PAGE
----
Findings Staff| May 9, 2019
Digital transformation. It’s happening in every corner of our lives, as individuals and as parts of our local and global communities. Public research institutions should want to learn to ride the waves of this sea change, positioning themselves to solve the challenges of today and tomorrow.
Fear not, the University of Cincinnati is on it.
In less than 30 months, the UC will begin leasing a new facility—unlike any other on campus—called Digital Futures. Construction is starting on the 180,000-square-foot space at the corner of Martin Luther King Drive and Reading Road, ushering in the next phase of the Cincinnati Innovation District. Here, bold ideas will be tested by teams of UC researchers working across disciplines in five core competencies:
- Software (cyber, AI)
- Hardware (sensors, devices)
- Data (analytics, informatics)
- Human factors (education, simulation and policy) and
- Digital expression (creative arts and humanities).
The goal: Capture new knowledge, create original technologies and find fresh approaches to the digital challenges in our world.
“The digital age has changed how we live, work, learn and play,” says Vice President for Research Patrick Limbach, placed in charge of developing Digital Futures by President Neville Pinto and Provost Kristi Nelson. “UC’s Digital Futures will not be business as usual and is being created around the concept of partnering to conduct use-based/problem-focused research," says Assistant Vice President for Integrated Research Jennifer Krivickas, the Urban Futures Pathway leader and Office of Research point person for Digital Futures.
A number of core facilities and technologies are envisioned in Digital Futures including VR/AR capabilities; high-bay space for advanced robotics, sensing and drones; high-performance computing and a dedicated electronics shop in a space that supports studio- and design-forward collaboration.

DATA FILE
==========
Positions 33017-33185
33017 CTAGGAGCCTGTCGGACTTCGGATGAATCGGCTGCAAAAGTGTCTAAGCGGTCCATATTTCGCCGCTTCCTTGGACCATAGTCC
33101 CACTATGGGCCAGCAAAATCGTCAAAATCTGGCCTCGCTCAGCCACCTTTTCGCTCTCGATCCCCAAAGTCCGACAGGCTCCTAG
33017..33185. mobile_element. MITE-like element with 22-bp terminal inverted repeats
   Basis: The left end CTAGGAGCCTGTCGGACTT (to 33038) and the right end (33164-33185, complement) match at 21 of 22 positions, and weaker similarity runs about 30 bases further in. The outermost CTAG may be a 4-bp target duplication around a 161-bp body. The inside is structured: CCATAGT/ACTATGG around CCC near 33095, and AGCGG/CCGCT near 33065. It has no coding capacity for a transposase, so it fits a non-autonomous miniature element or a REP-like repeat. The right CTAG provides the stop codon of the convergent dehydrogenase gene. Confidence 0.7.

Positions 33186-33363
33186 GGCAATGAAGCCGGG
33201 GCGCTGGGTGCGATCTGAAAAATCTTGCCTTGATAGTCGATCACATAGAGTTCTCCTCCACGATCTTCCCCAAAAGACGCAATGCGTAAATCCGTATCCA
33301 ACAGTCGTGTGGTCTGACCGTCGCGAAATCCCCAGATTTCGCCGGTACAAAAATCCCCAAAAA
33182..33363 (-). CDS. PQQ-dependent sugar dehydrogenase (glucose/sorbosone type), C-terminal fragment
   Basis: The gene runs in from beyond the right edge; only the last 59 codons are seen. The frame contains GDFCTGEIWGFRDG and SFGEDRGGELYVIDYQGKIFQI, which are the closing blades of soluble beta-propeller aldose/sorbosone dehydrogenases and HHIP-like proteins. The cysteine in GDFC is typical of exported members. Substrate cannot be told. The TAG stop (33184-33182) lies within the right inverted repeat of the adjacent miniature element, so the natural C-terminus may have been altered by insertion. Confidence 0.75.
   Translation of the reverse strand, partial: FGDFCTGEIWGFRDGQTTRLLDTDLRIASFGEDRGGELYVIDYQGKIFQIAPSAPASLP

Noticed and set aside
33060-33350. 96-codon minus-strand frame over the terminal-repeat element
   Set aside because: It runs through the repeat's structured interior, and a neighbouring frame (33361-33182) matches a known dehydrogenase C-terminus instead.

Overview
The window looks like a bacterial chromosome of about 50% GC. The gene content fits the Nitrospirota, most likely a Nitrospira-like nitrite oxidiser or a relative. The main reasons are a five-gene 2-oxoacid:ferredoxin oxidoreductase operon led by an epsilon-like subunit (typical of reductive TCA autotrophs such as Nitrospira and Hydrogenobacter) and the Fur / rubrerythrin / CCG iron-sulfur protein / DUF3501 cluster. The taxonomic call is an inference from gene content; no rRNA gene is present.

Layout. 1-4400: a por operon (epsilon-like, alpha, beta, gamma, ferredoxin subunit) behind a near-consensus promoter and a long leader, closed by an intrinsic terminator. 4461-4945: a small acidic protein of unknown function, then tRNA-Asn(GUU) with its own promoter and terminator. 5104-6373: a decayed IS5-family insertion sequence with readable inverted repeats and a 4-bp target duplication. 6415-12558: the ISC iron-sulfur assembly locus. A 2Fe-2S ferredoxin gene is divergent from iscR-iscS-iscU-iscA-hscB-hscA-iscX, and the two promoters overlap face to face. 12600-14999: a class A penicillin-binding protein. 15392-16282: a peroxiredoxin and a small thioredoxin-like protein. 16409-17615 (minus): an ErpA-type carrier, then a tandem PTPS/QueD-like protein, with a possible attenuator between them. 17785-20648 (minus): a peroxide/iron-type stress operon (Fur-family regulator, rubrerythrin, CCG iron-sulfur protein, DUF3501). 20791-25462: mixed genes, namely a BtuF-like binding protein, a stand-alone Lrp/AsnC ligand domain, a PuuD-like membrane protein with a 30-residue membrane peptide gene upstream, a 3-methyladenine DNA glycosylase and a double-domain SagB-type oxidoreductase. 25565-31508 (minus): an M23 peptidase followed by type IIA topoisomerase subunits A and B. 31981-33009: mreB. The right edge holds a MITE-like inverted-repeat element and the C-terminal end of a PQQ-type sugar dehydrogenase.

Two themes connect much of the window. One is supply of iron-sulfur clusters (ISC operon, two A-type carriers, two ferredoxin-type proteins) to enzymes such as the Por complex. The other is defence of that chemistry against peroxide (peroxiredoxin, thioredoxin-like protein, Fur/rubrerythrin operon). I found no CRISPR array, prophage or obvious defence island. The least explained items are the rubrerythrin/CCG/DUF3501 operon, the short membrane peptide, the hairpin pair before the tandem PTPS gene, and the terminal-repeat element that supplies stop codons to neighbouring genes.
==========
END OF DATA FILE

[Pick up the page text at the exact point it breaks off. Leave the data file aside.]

“The world is beginning to take note of the University of Cincinnati and our presence as an anchor in the city’s Innovation District,” Pinto said in his State of the University address in April. “And the Digital Futures building … will further enhance our innovation ecosystem.”
Pinto and Nelson introduced the concept of Digital Futures to the deans of UC’s colleges in the summer of 2018. This past fall, the deans nominated 20 faculty teams whose research expertise aligned with the core competencies. Thirteen of those were invited to Digital Futures Pitch Day held in December.
The teams that participated in Pitch Day were invited to propose a Digital Futures “Challenge” that could be addressed in this new space. Nineteen ideas came in and the Digital Futures Leadership Team is excited to announce six ideas that will move forward in an Executive-level Anchor Tenant Development Program.
Anchor teams will be provided a dedicated space in Digital Futures for three years with opportunities to renew their appointments once defined milestones and metrics are met. Anchor teams will have access to add-on graduate student funding, undergraduate research stipends and the opportunity to qualify for post-doctoral and or visiting scholar support.